Many breastfeeding moms stop breastfeeding their babies when they go back to work because their workplace environments aren’t conducive to expressing milk.
For a baby to not only survive but to thrive mothers should breastfeed for the first 1000 days of a baby’s life. Yet thousands of mothers aren’t supported by their families and employers when they want to breastfeed.
Mother and journalist Thabile Mbhele knew she wanted to breastfeed her baby exclusively for six months. But some of her family members thought it would be impossible.
“I had so many issues with my mother who said I could never breastfeed for six months, the child would never be full and I need to feed the child anything and everything at least after three months. But I was determined and I exclusively breastfed for six months,” she said.
Mbhele took measures to ensure she would be able to breastfeed her child even after she went back to work.
“I planned because I knew that when I got back to work, I would have to go out to do stories. I had stockpiled milk before I went back to work. I bought a cooler box to store breast milk I had expressed at work.”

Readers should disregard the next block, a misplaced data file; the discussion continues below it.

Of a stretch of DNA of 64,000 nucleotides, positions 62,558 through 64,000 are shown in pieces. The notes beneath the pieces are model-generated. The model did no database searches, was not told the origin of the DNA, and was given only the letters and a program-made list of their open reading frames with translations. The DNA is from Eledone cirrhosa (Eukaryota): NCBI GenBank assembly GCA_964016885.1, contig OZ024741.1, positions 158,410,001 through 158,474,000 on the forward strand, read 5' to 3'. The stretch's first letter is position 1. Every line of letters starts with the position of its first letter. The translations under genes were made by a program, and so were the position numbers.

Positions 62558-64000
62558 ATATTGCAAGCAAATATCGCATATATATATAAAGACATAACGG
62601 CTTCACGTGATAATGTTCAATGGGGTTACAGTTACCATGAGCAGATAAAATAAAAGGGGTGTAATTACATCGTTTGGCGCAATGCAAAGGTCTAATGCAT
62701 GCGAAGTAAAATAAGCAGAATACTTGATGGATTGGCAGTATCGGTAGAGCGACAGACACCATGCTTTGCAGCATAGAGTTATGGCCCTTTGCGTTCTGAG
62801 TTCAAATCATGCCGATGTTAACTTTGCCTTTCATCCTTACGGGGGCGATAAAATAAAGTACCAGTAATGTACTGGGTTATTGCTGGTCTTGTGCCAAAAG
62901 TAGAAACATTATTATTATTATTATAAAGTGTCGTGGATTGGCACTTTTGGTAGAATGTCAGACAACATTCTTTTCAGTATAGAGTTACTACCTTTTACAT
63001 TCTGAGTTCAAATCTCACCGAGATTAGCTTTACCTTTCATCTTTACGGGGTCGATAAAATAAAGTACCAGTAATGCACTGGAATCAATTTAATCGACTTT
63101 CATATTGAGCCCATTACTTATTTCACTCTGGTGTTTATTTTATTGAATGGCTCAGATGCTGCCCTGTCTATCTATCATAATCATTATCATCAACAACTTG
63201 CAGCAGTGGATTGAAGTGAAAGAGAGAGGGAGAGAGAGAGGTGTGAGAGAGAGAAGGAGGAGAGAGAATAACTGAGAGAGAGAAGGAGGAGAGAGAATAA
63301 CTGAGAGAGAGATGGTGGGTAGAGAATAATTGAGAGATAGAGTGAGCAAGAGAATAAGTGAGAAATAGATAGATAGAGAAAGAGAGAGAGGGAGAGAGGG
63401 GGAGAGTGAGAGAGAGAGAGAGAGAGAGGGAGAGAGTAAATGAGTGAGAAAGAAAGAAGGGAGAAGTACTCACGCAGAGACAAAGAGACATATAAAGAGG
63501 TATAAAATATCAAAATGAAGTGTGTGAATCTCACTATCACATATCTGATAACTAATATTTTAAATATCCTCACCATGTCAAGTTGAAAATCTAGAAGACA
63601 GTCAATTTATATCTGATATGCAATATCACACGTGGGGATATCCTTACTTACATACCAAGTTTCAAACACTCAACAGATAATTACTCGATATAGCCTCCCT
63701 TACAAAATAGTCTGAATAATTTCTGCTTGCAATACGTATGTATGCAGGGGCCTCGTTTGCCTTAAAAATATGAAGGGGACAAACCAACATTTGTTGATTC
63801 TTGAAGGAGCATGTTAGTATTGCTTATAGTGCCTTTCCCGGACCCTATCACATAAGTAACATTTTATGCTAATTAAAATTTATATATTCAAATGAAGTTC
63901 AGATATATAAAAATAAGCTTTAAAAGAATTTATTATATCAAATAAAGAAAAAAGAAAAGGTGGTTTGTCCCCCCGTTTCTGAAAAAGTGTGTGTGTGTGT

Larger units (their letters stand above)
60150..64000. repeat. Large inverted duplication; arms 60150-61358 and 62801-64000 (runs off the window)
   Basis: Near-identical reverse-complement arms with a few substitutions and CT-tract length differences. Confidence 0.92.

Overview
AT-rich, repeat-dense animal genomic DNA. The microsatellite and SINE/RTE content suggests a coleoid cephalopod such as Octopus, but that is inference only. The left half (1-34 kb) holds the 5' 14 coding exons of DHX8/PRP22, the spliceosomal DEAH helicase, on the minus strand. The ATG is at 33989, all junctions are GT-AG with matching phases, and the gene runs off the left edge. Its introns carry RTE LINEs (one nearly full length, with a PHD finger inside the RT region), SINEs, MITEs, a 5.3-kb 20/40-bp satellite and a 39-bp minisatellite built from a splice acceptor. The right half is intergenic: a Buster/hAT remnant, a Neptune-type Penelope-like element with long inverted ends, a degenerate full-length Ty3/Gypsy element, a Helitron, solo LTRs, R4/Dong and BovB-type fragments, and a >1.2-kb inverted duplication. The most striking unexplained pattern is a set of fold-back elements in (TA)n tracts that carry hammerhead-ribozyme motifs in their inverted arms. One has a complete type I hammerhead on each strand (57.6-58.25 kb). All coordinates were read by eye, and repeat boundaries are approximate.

This was frowned upon by some of her colleagues who did not understand why she was putting so much effort into expressing breast milk while at work. She also felt that she needed to be able to express milk without feeling like she was breaking the rules.
“I had male editors who said I should write an email requesting a room to express. They informed top management and we were allocated a room that had things like a bed, table, fridge and other things we needed to make the room ‘express friendly’. The bosses were understanding when we stated that our request was within the law.”
Ann Behr from the Directorate of Child, Youth and School Health at the Department of Health said the lack of supportive environments were among the barriers that prevented women from breastfeeding.
“Women stop breastfeeding because of work. They also do not know their rights when it comes to breastfeeding in the workplace. Employers are also not aware that breastfeeding breaks – twice a day for 30 minutes – are legal. Workplaces need to provide clean and private spaces for breastfeeding women.”
Behr said the workplace toolkit, a guide for employers, is expected to help South Africa reach the World Health Organisation (WHO) target of infants who are exclusively breastfed, which is currently at 32%, to be increased to 50% by 2025.
“To reach this target, we need a supportive and conducive environment. We need education and counselling for mothers because breastfeeding needs a lot of counselling and education despite it being seen as a natural thing to do.”
The panellists agreed that breastfeeding should be treated as a norm in order to encourage women, particularly those who are working, to continue breastfeeding beyond the recommended six months of exclusive breastfeeding. They also believe that involving men in breastfeeding education will strengthen different initiatives aimed at promoting breastfeeding and nutrition for babies. – Health-e News
An edited version of this story was published by Health24.